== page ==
Running back philosophy

Smith’s contract drama took up most of the oxygen in the room during training camp.

Montgomery’s running style should fit perfectly with offensive coordinator Luke Getzie’s wide zone attack. But in today’s NFL, giving running backs expensive overtime is looked down upon.

Paul comes from Kansas City, where the Chiefs have relied on various running backs to carry their load.

When asked about the Bears’ philosophy on running backs, Pauls said, “I love David.” Off to a great start..but really he fits into that new scheme, that zone scheme, attacks it, is productive, consistent and reliable..that’s what we look for in every player That’s it.”
Montgomery has taken a business-first approach to upcoming contract negotiations and believes things will work out in Chicago and elsewhere.

reconstruction plan

With the focus on Fields’ development this season, Pauls has heard criticism that he didn’t have enough talent to surround the second-year quarterback with the necessary leap forward.

Poles is a disciplined GM with a clear plan to get Bears right. He doesn’t put himself out there just to get his name out there.

“Listen, when we were building this, the goal was to have it surround him with the best talent we could,” Pauls said. We’ve never bothered to try to make a whole thing, we’re not going to go overboard or do crazy things to get a name or something, our approach is consistent. Throughout the draft. We will continue to add talent as we can. It may not be a name or a name that everyone wants to hear, but we are going to develop players.

“We will continue to fight to make it (the receiving corps) the best unit we can. Mooney is hitting the ball now. I’m excited for him. It will help Justin. I Kmet). I think we got our protection and our O-line earlier. Some guys are a little hollow and it’s hard to see everything. I’m excited about it when it comes in. Velus (Jones Jr.) coming in and playing and being a factor that can do different things and bring speed. We understand that it is difficult with some of the resources you have.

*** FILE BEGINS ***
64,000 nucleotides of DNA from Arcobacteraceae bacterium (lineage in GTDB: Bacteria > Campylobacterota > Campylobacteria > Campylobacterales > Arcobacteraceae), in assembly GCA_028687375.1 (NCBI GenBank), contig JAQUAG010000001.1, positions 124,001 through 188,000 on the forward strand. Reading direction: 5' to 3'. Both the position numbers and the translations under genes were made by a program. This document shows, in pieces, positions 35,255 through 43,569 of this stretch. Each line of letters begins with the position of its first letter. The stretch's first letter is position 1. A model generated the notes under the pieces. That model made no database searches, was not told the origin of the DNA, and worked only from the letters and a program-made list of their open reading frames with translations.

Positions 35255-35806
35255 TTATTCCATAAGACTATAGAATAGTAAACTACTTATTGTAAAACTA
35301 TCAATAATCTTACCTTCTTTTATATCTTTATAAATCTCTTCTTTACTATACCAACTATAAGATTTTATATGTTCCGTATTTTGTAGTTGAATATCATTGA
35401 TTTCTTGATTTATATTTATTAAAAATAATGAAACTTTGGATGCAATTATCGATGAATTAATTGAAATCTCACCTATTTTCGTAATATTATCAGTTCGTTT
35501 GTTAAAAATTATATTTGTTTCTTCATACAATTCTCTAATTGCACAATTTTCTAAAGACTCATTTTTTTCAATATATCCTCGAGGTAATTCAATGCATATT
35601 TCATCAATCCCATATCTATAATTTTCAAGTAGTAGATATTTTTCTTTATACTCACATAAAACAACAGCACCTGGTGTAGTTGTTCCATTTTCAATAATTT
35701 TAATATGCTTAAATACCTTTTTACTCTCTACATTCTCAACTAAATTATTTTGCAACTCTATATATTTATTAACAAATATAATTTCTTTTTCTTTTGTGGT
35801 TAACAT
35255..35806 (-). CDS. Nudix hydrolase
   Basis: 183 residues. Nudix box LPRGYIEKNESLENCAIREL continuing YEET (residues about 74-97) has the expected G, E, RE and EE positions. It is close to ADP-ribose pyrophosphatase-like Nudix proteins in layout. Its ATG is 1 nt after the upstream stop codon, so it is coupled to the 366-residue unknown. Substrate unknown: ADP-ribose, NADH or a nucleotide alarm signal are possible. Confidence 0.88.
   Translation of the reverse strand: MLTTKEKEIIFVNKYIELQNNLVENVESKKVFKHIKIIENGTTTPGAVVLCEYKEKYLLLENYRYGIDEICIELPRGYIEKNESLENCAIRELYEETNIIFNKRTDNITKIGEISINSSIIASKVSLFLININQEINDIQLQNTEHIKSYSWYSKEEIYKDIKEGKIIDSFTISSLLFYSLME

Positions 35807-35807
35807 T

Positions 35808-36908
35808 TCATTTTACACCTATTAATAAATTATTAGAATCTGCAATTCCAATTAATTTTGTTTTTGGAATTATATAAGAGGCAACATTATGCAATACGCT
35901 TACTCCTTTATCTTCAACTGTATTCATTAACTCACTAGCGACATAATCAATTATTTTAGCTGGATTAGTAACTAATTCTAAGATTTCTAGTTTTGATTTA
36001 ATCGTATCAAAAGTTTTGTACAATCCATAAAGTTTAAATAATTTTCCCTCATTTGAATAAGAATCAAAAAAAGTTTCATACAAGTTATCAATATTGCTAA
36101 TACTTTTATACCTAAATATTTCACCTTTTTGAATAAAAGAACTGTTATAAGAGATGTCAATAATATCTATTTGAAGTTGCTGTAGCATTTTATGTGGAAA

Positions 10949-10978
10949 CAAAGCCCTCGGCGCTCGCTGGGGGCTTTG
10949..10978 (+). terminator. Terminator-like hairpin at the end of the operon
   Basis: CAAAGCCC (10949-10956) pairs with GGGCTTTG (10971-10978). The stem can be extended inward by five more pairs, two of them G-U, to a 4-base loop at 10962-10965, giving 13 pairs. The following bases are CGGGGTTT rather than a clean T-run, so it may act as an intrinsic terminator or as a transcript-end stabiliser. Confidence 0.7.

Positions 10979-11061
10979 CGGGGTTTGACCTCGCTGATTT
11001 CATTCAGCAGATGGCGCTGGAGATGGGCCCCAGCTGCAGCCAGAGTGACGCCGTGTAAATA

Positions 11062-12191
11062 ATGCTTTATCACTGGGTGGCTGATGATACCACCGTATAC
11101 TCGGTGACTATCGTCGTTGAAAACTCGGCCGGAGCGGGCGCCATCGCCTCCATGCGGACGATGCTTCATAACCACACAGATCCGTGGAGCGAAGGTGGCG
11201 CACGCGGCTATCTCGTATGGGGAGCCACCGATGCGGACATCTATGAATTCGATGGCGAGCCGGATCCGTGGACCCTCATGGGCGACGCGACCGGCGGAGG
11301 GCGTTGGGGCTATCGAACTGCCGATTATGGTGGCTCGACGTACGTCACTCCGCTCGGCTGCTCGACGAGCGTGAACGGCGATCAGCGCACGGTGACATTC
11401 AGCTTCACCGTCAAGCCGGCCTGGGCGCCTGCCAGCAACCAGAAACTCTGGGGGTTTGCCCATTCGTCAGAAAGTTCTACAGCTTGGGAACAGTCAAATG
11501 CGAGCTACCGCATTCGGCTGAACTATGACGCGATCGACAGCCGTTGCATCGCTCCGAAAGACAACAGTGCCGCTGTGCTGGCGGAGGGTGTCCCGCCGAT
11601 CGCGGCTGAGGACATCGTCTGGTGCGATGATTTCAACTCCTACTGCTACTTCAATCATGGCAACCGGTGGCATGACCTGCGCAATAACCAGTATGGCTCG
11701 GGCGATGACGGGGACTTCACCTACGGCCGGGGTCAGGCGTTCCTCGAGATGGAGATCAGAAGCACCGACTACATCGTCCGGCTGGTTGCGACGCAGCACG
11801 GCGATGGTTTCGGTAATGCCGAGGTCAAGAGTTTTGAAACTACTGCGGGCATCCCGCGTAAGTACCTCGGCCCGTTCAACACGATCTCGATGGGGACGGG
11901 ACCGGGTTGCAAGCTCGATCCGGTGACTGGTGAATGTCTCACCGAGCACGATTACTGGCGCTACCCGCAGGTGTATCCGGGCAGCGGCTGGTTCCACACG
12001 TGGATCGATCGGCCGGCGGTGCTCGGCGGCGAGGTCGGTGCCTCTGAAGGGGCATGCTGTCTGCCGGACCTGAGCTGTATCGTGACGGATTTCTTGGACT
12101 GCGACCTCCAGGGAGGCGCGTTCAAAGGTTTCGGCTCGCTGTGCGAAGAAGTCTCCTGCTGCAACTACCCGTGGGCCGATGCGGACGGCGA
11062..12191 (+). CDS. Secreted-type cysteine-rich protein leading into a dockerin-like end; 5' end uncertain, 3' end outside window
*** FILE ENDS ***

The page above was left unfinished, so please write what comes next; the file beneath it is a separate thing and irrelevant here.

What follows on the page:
“So as time goes on, we’ll continue to do that. It’s always been on our minds to put quarterbacks in the best possible situation.”

As far as Fields’ offseason growth goes, Pauls likes what he sees from the quarterback’s improved footwork, mechanics, and mindset.

“I think we’re making progress,” Pauls said. “He looked comfortable. I think we’ve talked about his technique before, his fundamentals, his feet, and a lot of physical stuff going on: new offense, new coach, new system. So when the preseason was over and we were practicing, things started to slow down and I thought you could see him reading the defense faster and pulling the trigger. It was really cool to see.

keep a quinn

In the offseason, when the Bears traded Khalil Mack and let go of other veterans, Pauls decided not to keep Robert Quinn, even though he was a big value in the trade market after a season of 18.5 sacks. Selected.

cause? Pauls thinks Quinn is the type of player the young Bears need in the locker room. A veteran who can do things right and set an example.

“I’m a huge Robert Quinn fan,” Pauls said. “He’s been productive. One thing, that’s not to say Khalil wasn’t, but for Robert, he’s relentless and high-motor, so I want Matt to see it from his defense. That’s the guy. Another leader in the room who can show young people the way. And he’s doing a really great job with that.

“This is the balance — I think this is a misconception: tear this down and rebuild everything. Can you keep up and win. I think he can help you with that.”